Why Bed Bugs are Getting Harder to Kill

By George Dvorsky on at

Bed bugs are among the most dreaded pests we have to deal with, and they’re proving to be a formidable foe. New research suggests that bed bugs are able to ward off insecticides by developing thicker skins.

Bedrooms across the world are in the midst of a bed bug epidemic. This plague of bloodsucking parasites has caused incalculable discomfort and paranoia, leaving their unwary victims with irritated skin and a profound sense of the willies.


Why Bed Bugs Are Getting Harder to Kill

The common bed bug (Cimex lectularius). Image: Piotr Naskrecki/CDC


Over in the US, each year the powers that be spend $250 million (£177m) to combat the bugs, with little progress to show for it. Part of the problem has to do with this insect’s uncanny ability to shrug off bug spray as it it were nothing more than a harmless cologne. New research from the University of Sydney suggests that bed bugs have developed a thicker cuticle that’s enabling them to survive extremely high doses of common insecticides.

Entomologists have previously observed skin thickening in insects as a way to resist insecticides, but no one took the time to study this evolutionary effect in bed bugs. Researcher David G. Lilly and colleagues decided to correct this oversight and study bed bug physiology in more detail.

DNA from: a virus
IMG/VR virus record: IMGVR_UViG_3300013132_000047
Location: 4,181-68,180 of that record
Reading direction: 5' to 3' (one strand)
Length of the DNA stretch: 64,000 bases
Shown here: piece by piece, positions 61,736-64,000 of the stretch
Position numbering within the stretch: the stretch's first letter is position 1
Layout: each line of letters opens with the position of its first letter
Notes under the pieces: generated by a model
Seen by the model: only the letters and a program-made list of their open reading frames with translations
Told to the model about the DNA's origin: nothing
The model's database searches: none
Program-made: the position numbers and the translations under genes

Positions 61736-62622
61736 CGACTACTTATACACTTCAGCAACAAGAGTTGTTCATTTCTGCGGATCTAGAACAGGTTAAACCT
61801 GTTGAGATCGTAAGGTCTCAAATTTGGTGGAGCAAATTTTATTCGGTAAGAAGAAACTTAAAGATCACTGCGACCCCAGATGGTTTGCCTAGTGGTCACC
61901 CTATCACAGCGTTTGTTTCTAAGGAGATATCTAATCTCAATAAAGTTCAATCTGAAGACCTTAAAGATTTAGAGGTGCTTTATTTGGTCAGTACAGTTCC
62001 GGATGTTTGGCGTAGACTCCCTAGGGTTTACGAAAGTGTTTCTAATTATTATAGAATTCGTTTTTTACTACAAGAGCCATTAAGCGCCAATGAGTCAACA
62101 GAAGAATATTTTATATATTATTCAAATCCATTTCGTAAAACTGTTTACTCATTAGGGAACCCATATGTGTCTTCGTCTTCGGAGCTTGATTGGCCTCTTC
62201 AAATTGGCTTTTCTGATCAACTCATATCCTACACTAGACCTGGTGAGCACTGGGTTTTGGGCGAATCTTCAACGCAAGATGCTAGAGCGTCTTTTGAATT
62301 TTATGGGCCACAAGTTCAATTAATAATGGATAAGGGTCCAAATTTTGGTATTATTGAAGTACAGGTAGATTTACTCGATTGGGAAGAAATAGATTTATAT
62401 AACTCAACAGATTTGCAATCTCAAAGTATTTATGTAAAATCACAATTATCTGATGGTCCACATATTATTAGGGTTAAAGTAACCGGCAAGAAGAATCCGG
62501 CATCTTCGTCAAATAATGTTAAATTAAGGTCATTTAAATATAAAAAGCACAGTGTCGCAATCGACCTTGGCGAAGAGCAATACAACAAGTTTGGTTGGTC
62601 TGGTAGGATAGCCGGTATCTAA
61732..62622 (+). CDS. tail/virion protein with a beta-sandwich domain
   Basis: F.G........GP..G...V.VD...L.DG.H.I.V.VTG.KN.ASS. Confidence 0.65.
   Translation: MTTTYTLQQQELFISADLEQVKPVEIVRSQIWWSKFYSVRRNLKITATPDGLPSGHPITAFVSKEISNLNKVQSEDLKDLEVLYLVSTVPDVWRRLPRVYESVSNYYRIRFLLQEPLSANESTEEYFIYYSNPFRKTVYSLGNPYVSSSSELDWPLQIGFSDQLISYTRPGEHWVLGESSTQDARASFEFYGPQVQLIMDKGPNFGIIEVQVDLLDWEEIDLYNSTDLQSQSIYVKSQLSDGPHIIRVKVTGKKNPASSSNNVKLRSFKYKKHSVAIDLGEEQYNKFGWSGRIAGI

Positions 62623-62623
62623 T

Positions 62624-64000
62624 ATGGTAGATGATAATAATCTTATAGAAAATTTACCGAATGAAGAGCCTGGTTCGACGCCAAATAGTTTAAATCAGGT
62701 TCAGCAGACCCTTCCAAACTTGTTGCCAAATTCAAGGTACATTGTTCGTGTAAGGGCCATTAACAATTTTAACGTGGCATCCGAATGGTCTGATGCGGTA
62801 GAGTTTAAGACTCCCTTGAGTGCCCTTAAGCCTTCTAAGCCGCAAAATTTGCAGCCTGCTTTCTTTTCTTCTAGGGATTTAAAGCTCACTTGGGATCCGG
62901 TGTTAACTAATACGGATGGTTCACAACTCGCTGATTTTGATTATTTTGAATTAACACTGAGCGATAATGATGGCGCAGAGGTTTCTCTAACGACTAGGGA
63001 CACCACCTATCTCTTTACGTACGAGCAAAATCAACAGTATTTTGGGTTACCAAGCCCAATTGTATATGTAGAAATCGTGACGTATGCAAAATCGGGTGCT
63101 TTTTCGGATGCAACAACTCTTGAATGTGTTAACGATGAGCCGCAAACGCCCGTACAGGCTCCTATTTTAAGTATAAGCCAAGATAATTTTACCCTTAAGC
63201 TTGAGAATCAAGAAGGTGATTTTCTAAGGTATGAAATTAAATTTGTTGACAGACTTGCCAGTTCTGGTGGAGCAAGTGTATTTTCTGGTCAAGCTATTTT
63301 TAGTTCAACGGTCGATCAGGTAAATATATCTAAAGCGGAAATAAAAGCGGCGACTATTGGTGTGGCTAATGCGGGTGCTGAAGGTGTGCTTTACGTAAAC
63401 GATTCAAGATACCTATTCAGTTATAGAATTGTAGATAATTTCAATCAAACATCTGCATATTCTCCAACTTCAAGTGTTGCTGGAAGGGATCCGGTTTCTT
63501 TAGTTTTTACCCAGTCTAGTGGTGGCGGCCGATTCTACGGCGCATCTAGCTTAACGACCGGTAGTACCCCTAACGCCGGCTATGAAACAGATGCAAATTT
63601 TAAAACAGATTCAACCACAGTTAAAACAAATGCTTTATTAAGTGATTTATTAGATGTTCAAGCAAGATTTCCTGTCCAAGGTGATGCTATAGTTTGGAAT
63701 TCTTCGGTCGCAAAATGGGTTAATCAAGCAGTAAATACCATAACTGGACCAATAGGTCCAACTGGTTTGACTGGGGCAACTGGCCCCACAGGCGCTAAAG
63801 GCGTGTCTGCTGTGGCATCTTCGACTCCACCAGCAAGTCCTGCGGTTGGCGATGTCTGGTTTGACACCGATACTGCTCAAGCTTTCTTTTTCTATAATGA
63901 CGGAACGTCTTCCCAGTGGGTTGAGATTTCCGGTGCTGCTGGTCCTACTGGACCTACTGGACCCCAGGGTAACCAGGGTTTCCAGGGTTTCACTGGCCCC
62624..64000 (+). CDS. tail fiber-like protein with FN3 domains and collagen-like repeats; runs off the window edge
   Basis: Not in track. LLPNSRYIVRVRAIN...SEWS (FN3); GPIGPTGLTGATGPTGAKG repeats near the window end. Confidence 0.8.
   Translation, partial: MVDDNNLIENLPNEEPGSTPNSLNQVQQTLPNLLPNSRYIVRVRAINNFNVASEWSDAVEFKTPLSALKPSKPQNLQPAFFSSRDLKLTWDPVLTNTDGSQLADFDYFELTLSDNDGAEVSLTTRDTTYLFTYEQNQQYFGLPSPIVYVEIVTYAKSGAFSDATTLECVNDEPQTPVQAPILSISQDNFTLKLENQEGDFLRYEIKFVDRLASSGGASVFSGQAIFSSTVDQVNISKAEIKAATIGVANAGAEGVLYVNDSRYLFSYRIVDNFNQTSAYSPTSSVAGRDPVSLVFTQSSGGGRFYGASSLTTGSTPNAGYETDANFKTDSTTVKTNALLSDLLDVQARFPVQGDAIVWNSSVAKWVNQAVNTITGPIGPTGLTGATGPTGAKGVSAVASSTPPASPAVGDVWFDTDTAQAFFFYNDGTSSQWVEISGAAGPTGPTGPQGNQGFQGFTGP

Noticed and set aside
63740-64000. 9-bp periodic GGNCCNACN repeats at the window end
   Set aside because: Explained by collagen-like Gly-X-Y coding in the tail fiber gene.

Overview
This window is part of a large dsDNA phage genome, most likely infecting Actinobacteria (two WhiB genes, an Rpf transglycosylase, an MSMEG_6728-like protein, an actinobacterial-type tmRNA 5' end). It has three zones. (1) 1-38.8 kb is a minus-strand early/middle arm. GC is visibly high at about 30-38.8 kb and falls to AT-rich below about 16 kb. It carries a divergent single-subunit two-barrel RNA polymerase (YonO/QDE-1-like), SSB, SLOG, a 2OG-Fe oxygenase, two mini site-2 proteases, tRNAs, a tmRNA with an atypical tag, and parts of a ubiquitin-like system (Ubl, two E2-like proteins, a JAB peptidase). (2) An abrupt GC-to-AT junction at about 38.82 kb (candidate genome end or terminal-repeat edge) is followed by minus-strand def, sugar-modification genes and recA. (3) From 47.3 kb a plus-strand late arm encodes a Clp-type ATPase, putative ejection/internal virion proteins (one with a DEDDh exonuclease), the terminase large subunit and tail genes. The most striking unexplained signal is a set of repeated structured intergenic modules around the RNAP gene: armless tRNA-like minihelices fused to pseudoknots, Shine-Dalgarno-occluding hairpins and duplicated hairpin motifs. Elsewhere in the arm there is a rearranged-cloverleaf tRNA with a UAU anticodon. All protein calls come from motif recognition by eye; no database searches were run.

“Bed bugs, like all insects, are covered by an exoskeleton called a cuticle,” said Lilly in a press statement. “Using scanning electron microscopy, we were able to compare the thickness of cuticle taken from specimens of bed bugs resistant to insecticides and from those more easily killed by those same insecticides.”


Why Bed Bugs Are Getting Harder to Kill

A cross-section of a bed bug leg. Image D. G. Lilly et al., 2016/PLOS One


Sure enough, a correlation was found: the thicker the cuticle, the more resistant the bugs were to bug sprays.

This could explain why pest controllers need concentrations of insecticide that are now a thousand times larger than they used to be. On the plus side, this new research offers some hints about how to fight bed bugs. An integrated approach is required.

“If we understand the biological mechanisms bed bugs use to beat insecticides, we may be able to spot a chink in their armour that we can exploit with new strategies,” said Lilly.

The bed bug body armour may be just one of several ways this species fights off insecticides. Earlier this year, a research team from the US learned that bed bugs can break down toxic chemicals — including insecticides — by producing large quantities of enzymes. The war against these dreadful bugs may be far from over. [PLOS ONE]